For the next five pages Dillard who won the Pulitzer prize (1975) stuns us with the miraculous lives of the common muskrat. She tells us stunning things she has learned simply through her observations and study of nature.

Dillard is one of those rare birds like Thoreau and John Muir who call attention to the daily miracle of life in the biotic and animal realms.

While I was reading this stunning passage I was walking on the eastern boardwalk of the Beaches, part of my daily regimen.

I watch as people are constantly checking emails apparently unable to get through the day without incessantly looking at  these inconsequential flares and Facebook.

“Monkey mind” as the Buddhists call it is destroying  our appreciation of the  natural world and our place in it.Jumping from one piece of ephemera to the next, we are indeed like monkeys swinging wildly from branch to branch,”distracted from distraction by distraction” (Eliot).W#e are unable to  think, observe or savour the ordinary things of life.We are forever missing the many-splendoured thing as we admire our pictures on Faceook or flip to social websites mostly full of self-absorption or trivia.

We are in desperate need of resouling.

Canada’s social demolition

July 18, 2012

The Harper government continues to tear asunder the Canadian consensus, the longstanding idea that Canada was a different country than the USA, that we honoured the common good over the hyper-individualism of our neighbour to the south.

The mantra of the Harperites is plain: we can’t continue to fund the social programs which have defined our orientation as an interventionist government, one which was not afraid to challenge market mania as the arbiter of our values.

The bad news we now  see is that the formerly respected Canada ranks 22nd out 30 OECD countries in our social spending. A government has consciously decided to spend our collective wealth elsewhere—as in  the outrageous plan to purchase those jets.Who are we defending against? $25 billion for F-25 fighters? Harper so avidly wants to play with the big boys,aka the United States.

We have enough  money in this blessed land to reduce poverty, to create affordable day care etc.We choose not to.

The most shocking news is the federal corporate tax rate has been slashed from 28% in 2000 to 18% in 2010. Some of this of course  has been that of a  Liberal  government,Suffice to say Jim Flaherty,Harper’s economic acolyte has been positively evangelical about dropping the corporate rate. No jobs of course eventuated.

Read this and weep: This has cost us $745 billion in the past decade.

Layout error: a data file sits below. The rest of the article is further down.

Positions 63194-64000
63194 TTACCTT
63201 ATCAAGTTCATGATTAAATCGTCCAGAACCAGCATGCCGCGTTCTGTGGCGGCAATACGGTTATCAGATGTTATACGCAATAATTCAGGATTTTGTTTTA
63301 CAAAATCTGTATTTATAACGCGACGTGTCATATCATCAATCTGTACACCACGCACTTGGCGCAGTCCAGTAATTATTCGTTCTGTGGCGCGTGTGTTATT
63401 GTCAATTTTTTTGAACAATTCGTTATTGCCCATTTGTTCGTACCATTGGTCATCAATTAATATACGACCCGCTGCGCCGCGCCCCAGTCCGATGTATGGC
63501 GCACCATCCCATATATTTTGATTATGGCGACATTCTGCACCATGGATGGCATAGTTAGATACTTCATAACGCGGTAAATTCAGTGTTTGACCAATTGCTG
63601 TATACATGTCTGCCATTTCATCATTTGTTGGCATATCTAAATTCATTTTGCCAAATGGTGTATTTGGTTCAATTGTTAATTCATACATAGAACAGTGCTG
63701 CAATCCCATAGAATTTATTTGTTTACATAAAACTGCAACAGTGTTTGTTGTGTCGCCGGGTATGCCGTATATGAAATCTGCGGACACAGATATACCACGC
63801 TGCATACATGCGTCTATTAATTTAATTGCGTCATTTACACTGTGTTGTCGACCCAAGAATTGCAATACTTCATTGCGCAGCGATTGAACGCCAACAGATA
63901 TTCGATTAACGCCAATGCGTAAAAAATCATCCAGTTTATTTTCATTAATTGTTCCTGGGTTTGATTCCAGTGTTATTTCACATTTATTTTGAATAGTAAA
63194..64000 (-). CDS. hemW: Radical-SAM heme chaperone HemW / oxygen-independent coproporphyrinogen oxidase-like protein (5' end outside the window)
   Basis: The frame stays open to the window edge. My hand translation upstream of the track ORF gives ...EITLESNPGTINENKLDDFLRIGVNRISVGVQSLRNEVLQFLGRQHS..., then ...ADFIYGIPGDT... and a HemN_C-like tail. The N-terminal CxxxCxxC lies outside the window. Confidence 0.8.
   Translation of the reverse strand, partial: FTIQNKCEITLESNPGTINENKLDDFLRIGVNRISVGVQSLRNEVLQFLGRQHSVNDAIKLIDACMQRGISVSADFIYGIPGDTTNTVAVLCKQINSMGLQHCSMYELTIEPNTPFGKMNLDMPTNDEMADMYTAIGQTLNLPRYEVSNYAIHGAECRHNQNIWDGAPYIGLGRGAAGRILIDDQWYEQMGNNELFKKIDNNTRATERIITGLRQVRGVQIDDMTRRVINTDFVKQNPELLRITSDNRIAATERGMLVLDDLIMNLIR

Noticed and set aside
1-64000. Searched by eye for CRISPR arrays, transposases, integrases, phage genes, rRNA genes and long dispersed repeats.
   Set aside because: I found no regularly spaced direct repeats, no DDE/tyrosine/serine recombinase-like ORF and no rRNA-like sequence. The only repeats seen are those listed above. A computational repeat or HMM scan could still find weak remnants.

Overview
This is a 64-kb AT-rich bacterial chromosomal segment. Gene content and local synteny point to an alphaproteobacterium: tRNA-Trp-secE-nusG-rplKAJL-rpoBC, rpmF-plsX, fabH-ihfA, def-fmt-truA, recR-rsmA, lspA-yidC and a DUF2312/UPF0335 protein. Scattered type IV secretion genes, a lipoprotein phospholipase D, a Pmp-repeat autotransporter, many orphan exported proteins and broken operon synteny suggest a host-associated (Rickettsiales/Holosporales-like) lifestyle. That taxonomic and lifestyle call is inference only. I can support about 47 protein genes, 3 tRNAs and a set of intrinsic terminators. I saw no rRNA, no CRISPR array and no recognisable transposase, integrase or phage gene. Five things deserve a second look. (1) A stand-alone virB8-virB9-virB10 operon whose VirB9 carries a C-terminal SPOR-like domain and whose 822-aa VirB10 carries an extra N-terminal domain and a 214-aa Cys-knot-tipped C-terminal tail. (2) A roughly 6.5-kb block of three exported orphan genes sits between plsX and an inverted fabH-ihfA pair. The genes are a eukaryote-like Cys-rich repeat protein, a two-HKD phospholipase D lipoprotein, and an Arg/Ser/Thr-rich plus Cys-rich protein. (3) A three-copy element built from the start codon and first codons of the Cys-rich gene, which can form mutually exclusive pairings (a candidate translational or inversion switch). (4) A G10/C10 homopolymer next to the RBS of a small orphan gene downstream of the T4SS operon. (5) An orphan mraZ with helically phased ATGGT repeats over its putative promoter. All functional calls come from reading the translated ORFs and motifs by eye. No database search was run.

The Canadian dream is being eviscerated. Social needs are not being met.

On our local scene we have the man born with the silver spoon Rob Ford aiding in social demolition.

Bishops should promote freedom in the Church

July 10, 2012

While in Boston attending mass last week  at the Paulist Centre i picked up a copy of the truly mediocre Boston diocesan paper, the Pilot.I am glad I leafed through it after mass instead of before.It would have been an occasion of sin to read such nonsense, in particular the Boston cardinal O’Malley promoting the ill-advised Catholic bishops “heroic” fight against the use of condoms in catholic institutions.They called this a Fortnight of Freedom.

This sad campaign ranks up there with the Toronto cardinal’s attempt to halt gay/lesbian clubs in Catholic schools.As a friend asked, “Is this the hill we want to die on?”

When are these putative leaders  going to rally the troops around the gospel and the common good.They are thinking way too small and decidedly parochial.

No sooner did I gel home when I saw an editorial  from ARCC (Association for the Rights in the Catholic Church) on the above issue.It echoes my sentiments exactly.

Fortnight of Freedom

 Catholic Heroes of Religious Liberty

 

The American Catholic bishops, charging that religious liberty is under attack, have proposed that the two-week period from June 21 to July 4 be dedicated to a Fortnight of Freedom, emphasizing prayer, education and public action. 

 

Their summons seems hypocritical, however, when it is evident that they ignore the sensus fidei or sense of the faith professed by the People of God (Lumen Gentium 35) and trample on the rights of conscience of those who disagree with them. When they speak of religious liberty one may well ask: Religious liberty for whom? The bishops? Or all the Catholic people?

In observance of the Fortnight of Freedom Catholics may wish to dedicate each day to those Catholic theologians and leaders who have been bullied, threatened, silenced, or wrongfully excommunicated by the pope, the Congregation for the Defense of the Faith (CDF), and the bishops. The following are worthy of being so honored:

Exactly. When will these narrow minde  clerics pay attention  and honour the senus fidei of the Cathloic people.We want leadership on global warming, minimum wage, the gap between the rich and the poor.